'[D]id you tell the dispatcher XY and Z.' So I don't see what he's impeaching yet.

Even when [Jesse] was on the stand[,] he wasn't asked, 'did you tell *** the 911 dispatcher you got hit in the nose.'"

The trial court then listened to the tape itself outside the jury's presence and made the following ruling: "[T]he court clearly heard where [Jesse] tells the dispatcher [defendant] hit him in the nose and broke his nose. That is inconsistent with his testimony today. State's [e]xhibit [No.] 7 is admitted over objection." Defense counsel's objection was soundly based, and for the reasons that follow, the trial court erred by admitting the tape.

In People v. Speed, 315 Ill. App. 3d 511, 516, 731 N.E.2d 1276, 1280 (2000), this court pointed out that, to be admissible under section 115-10.1 of the Code, a witness' prior statement must be inconsistent with the witness' testimony at trial. However, the inconsistency required by section 115-10.1(a) must be demonstrated when the witness testifies before the trier of fact, not, as here, when the trial court assesses the statement in question after the witness has completed his testimony and left the witness stand. Laying a sufficient foundation was discussed in People v. Edwards, 309 Ill. App. 3d 447, 457-58, 722 N.E.2d 258, 265-66 (1999) (Steigmann, J., specially concurring), as follows:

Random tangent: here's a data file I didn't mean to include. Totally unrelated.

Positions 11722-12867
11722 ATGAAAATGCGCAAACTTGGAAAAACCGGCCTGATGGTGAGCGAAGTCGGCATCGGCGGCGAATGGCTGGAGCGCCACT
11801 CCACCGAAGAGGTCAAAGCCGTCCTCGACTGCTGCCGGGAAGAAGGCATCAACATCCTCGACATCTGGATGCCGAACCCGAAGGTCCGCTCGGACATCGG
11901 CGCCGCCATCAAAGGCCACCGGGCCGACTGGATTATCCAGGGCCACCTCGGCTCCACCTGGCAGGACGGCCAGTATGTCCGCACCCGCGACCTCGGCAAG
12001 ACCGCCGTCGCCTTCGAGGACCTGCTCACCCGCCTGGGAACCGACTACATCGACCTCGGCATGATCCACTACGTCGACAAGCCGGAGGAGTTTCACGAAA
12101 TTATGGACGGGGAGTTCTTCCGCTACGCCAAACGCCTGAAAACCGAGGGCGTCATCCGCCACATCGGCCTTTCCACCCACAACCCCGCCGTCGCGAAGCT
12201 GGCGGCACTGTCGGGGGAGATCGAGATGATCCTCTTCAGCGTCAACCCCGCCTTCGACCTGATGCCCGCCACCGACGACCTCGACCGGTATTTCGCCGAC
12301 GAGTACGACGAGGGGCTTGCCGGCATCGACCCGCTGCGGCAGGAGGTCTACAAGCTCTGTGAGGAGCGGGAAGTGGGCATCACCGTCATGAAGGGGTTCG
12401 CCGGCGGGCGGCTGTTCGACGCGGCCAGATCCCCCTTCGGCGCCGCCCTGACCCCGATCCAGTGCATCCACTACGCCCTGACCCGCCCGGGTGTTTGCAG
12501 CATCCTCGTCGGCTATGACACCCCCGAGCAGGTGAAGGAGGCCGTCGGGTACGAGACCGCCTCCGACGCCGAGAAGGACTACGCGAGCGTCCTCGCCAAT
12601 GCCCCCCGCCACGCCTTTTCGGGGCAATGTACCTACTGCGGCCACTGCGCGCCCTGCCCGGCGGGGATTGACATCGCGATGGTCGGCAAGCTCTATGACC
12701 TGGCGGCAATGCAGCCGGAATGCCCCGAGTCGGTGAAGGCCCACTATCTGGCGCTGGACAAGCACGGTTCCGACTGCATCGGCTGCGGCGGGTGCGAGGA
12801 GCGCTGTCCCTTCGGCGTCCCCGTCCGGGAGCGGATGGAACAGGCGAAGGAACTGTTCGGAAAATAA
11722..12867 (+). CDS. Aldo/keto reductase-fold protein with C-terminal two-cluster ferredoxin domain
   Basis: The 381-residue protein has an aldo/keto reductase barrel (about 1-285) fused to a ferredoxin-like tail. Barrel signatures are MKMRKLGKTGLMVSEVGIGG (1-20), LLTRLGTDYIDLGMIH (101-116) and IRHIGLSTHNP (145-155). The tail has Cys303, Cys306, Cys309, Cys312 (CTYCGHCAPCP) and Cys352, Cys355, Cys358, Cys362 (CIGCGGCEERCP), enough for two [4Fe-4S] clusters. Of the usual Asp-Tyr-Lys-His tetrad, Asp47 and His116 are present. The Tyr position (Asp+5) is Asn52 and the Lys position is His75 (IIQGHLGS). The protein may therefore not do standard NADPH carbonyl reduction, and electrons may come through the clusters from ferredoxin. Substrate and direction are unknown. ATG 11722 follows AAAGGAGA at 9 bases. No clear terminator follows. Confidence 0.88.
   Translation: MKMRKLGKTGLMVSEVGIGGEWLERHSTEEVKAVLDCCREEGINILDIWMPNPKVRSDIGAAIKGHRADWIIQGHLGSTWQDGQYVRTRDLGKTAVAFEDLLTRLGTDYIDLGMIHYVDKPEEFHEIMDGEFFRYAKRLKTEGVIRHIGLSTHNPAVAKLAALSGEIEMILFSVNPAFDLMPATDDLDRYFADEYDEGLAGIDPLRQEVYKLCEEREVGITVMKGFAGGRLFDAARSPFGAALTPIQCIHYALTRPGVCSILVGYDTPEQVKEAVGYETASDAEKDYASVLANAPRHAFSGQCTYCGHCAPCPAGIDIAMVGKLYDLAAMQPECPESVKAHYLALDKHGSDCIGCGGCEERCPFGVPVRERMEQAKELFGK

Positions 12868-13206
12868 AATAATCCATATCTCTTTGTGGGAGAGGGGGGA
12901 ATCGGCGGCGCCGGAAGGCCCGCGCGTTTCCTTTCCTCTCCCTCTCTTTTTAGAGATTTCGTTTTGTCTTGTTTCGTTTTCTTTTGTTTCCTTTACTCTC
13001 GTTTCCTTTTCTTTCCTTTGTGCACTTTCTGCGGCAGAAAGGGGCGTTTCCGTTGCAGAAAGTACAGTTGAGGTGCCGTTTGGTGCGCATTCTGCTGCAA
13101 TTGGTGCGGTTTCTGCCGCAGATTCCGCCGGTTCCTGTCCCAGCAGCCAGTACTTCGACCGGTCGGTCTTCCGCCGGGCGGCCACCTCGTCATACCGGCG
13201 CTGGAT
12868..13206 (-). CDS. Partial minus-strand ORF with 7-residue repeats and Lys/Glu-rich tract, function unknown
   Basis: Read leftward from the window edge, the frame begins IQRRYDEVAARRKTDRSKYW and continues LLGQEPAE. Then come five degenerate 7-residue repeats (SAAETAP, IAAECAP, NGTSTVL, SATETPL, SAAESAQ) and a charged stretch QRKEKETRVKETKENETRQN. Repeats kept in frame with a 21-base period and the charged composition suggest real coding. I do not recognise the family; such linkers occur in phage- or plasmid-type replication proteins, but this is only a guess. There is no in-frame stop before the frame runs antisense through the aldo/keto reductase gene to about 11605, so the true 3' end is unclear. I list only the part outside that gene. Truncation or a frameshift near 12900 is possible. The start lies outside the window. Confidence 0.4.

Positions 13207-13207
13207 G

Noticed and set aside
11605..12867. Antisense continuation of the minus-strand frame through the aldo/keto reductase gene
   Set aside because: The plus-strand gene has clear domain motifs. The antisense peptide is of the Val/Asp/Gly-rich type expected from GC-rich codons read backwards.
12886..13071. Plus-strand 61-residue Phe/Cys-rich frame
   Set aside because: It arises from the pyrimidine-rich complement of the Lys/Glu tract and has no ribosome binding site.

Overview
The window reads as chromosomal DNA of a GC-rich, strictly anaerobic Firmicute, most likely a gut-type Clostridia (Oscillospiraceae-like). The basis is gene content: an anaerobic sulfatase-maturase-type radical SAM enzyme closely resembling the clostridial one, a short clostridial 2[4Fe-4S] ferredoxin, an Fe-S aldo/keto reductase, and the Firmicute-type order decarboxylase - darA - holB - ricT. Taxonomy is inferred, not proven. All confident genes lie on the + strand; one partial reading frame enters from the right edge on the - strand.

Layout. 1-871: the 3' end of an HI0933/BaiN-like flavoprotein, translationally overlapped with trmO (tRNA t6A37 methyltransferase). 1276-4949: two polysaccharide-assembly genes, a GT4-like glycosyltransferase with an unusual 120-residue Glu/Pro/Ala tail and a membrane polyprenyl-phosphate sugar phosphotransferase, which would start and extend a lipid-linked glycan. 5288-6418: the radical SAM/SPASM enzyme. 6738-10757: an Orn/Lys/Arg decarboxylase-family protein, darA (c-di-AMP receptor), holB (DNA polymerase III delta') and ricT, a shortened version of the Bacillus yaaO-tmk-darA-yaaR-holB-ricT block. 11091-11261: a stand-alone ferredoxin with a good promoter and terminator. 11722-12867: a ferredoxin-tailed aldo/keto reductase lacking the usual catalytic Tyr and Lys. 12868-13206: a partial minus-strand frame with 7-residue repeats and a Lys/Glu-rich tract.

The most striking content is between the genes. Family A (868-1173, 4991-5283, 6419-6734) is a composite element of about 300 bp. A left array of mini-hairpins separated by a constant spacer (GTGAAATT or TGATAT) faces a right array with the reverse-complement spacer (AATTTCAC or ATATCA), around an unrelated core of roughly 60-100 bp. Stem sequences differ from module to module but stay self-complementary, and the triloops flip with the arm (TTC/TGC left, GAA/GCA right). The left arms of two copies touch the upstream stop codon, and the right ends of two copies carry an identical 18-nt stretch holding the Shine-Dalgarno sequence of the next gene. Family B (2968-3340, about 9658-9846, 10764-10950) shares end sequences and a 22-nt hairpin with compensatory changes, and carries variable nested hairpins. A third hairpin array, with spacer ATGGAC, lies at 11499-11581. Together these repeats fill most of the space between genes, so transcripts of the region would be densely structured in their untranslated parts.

"Laying the foundation for the admission of a prior inconsistent statement as substantive evidence under section 115-10.1 of the Code is essentially the same as laying the foundation to impeach a witness with his prior inconsistent statement. In People v. Hallbeck, 227 Ill. App. 3d 59, 62-63, 590 N.E.2d 971, 972-73 (1992), the Second District addressed the foundational requirements of section 115-10.1 and wrote the following: